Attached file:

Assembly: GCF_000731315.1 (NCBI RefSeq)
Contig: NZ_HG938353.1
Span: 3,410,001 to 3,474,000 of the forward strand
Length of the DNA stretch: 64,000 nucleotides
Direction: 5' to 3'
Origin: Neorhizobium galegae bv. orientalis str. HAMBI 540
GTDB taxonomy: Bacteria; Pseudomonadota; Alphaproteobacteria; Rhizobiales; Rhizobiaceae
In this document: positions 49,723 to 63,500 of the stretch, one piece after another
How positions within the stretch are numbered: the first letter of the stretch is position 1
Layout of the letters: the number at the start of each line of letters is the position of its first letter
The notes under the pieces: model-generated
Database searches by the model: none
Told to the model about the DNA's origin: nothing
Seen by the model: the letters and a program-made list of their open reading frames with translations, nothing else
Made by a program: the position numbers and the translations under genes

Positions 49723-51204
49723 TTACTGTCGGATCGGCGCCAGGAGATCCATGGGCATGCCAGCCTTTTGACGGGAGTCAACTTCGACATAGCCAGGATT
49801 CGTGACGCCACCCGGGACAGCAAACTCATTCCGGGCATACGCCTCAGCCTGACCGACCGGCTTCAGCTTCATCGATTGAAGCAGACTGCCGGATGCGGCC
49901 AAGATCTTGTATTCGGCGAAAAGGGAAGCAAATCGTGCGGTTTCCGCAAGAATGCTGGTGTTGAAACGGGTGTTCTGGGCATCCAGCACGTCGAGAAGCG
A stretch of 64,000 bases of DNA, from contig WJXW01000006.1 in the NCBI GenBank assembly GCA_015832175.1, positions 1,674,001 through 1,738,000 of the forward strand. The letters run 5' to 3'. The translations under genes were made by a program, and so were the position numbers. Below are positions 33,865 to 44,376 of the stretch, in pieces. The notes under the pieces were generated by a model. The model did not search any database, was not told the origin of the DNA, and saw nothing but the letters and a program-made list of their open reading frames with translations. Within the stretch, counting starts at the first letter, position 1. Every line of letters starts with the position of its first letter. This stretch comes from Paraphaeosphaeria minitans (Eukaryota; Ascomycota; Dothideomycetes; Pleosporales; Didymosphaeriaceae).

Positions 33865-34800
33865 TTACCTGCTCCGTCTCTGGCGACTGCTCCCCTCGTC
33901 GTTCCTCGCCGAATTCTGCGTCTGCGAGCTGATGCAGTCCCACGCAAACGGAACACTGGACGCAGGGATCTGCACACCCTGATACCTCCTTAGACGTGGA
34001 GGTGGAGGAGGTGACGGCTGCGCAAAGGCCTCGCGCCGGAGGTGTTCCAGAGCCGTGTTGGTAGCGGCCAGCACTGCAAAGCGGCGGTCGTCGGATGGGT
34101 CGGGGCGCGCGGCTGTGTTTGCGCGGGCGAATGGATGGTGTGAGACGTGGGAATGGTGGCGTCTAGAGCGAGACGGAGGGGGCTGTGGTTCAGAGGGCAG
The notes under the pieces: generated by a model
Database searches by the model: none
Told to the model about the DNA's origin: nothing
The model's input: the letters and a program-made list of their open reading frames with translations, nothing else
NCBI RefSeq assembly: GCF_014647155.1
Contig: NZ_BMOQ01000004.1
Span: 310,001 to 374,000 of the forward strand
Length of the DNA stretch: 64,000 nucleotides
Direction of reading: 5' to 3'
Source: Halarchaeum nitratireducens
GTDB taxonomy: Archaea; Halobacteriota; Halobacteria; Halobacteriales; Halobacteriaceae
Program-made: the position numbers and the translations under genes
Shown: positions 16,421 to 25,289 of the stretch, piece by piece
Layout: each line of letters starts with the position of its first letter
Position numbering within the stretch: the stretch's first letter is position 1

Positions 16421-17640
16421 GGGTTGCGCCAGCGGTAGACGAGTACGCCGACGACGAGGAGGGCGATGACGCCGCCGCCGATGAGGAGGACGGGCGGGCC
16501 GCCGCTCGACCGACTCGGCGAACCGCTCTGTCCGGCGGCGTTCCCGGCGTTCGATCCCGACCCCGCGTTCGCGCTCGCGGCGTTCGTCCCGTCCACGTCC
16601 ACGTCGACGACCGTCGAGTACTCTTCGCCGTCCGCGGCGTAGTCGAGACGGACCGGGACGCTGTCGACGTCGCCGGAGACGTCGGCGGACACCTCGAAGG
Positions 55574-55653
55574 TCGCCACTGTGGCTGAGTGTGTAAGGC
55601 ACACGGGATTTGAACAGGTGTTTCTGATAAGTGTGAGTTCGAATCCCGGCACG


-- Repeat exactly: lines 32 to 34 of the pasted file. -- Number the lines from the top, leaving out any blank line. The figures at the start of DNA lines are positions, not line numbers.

Span: 310,001 to 374,000 of the forward strand
Length of the DNA stretch: 64,000 nucleotides
Direction of reading: 5' to 3'